Chancellor

The Great Idea of Texas

Last weekend I was honored to spend some time with the Texas Rangers (lawmen not ballplayers) at their annual foundation meeting in Waco. I recounted a story of when I was a boy growing up in France. In 1960, my father, an Air Force Colonel, was transferred to Fontainebleau as part of the Supreme Headquarters Allied Powers Europe (SHAPE). Overseas we had no television, so I grew up reading comic books. The French bookstores carried Superman, Tin-Tin (a French character) and the Lone Ranger. To me, as a boy far away from home, the Lone Ranger represented everything that was good and noble about being an American.

Some people don’t realize that the Lone Ranger was, in fact, a Texas Ranger. He was “Lone,” not because he enjoyed working by himself, but because he was the sole survivor of a group of six Rangers who were ambushed by the dastardly Cavendish gang.

The Lone Ranger taught me and millions of other kids around the world that it’s not enough to be strong, brave, or a straight shot. That being willing to fight – and perhaps die – isn’t enough. That you need a moral code, a set of principles worth fighting – and perhaps dying – for.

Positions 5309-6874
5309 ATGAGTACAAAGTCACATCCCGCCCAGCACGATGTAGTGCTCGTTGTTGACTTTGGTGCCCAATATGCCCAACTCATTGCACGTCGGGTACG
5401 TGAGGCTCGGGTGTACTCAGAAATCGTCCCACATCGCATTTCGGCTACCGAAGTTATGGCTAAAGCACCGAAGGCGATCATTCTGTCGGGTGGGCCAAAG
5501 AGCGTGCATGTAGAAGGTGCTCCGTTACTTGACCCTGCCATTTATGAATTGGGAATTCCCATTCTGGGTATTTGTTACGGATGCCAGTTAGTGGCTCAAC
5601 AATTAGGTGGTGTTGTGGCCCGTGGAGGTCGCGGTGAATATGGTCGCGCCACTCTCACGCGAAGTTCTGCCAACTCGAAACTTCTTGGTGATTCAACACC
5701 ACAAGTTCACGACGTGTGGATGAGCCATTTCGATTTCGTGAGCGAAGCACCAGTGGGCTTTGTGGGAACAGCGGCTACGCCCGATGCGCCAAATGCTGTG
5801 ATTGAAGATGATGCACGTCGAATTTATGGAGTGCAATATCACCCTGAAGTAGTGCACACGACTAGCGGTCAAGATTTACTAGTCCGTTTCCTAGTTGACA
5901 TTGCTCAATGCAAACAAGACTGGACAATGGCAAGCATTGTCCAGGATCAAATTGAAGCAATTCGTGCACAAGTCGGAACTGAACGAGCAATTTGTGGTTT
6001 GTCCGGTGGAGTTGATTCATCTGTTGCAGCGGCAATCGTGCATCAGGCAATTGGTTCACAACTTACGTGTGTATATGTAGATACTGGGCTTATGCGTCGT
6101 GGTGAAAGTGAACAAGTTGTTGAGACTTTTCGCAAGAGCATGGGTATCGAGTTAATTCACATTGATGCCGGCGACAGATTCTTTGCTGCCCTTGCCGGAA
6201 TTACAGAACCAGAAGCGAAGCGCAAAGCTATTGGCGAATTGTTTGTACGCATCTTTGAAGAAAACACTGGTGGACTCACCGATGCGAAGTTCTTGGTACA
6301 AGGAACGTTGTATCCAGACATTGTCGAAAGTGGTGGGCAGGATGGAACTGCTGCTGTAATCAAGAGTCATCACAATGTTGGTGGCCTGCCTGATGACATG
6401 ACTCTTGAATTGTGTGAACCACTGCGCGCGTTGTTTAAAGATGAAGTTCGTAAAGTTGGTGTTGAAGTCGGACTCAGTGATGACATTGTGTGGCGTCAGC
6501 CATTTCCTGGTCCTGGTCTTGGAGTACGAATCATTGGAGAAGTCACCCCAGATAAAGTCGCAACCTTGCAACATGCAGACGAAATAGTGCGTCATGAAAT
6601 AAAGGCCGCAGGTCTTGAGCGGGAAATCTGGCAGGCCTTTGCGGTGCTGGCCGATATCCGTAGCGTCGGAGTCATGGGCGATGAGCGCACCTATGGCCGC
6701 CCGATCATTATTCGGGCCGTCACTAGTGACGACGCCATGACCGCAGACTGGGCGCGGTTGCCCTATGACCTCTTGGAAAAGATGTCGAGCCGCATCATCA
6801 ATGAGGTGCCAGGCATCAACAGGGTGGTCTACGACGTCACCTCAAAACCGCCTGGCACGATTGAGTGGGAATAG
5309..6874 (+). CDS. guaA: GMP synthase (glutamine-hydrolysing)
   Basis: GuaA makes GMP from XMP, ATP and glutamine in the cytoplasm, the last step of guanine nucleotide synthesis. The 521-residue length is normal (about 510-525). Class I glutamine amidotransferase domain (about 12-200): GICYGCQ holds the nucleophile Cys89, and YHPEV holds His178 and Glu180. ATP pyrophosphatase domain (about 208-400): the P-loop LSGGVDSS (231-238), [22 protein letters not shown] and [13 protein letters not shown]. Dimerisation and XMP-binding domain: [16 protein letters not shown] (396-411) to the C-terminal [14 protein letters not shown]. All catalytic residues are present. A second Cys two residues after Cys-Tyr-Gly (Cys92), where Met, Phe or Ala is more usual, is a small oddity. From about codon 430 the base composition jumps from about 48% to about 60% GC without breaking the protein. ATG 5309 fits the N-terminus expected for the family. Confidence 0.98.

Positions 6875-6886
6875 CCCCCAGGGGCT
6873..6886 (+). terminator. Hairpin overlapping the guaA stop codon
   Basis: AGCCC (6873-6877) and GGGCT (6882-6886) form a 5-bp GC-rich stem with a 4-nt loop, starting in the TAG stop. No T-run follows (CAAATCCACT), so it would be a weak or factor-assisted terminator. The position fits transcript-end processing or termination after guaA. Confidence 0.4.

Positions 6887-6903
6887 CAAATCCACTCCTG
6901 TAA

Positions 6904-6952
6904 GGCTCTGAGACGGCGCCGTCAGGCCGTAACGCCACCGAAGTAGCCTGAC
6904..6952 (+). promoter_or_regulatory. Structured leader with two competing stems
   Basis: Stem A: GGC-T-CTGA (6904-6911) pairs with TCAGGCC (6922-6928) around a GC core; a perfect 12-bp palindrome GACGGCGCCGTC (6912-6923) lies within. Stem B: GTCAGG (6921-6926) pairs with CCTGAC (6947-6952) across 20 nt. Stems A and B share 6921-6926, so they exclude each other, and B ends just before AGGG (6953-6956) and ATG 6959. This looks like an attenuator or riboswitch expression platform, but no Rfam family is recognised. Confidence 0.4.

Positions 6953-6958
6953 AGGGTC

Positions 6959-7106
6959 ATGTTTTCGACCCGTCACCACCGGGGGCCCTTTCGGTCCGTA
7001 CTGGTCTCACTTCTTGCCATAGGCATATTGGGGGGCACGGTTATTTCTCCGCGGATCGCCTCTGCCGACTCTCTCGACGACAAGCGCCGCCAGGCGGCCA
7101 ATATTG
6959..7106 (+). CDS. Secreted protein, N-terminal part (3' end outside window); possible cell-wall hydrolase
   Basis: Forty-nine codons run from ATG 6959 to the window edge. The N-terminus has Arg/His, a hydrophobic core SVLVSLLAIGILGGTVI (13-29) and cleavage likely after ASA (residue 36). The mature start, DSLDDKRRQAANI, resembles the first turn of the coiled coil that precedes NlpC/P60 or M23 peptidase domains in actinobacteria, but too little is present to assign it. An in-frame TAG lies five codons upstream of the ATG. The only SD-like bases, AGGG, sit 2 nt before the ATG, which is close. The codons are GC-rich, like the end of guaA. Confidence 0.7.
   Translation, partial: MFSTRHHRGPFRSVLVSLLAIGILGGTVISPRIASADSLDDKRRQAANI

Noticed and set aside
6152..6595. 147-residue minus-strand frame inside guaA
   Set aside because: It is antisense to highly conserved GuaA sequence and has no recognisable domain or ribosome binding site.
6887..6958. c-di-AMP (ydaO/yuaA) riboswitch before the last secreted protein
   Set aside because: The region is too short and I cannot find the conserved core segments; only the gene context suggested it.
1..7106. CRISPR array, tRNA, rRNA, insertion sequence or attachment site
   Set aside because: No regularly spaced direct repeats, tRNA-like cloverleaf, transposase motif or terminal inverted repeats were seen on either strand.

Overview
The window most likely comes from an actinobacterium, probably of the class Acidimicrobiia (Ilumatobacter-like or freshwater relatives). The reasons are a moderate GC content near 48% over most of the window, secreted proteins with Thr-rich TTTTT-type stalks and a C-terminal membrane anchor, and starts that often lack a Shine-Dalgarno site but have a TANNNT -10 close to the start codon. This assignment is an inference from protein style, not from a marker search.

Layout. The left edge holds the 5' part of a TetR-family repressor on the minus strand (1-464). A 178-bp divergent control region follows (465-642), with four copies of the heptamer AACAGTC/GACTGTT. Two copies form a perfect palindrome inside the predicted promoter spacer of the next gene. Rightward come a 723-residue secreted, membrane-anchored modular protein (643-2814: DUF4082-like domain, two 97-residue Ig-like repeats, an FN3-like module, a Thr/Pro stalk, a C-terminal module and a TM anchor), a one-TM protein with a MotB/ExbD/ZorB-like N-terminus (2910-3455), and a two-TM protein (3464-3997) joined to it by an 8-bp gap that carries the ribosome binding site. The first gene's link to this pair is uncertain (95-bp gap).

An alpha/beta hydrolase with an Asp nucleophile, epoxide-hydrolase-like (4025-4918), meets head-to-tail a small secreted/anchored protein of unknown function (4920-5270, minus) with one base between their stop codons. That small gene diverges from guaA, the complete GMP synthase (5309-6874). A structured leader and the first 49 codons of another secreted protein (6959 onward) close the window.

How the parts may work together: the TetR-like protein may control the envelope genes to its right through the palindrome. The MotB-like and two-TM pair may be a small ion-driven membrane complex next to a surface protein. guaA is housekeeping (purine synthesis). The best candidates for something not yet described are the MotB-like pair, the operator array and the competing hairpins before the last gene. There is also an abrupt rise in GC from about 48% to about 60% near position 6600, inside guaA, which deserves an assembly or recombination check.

Among other things, the Lone Ranger believed that to have a friend, you have to be a friend. He held that all men are created equal, and everyone has within them the power to make this a better world. He believed that God supplied the firewood, but it’s up to us to gather it up and light it. And sooner or later – somewhere, somehow – we all must settle with the world and make payment for what we have taken.

Finally, the Lone Ranger believed that all things change but truth – and truth alone lives on forever.

The masked man from Texas was a pretty good comic book hero to grow up with. And when one day Dad (my real life hero) told us we were moving to San Antonio, Texas, I couldn’t have been happier. I already knew that Texas was a special place to be.

In over fifty years, nothing has changed that belief.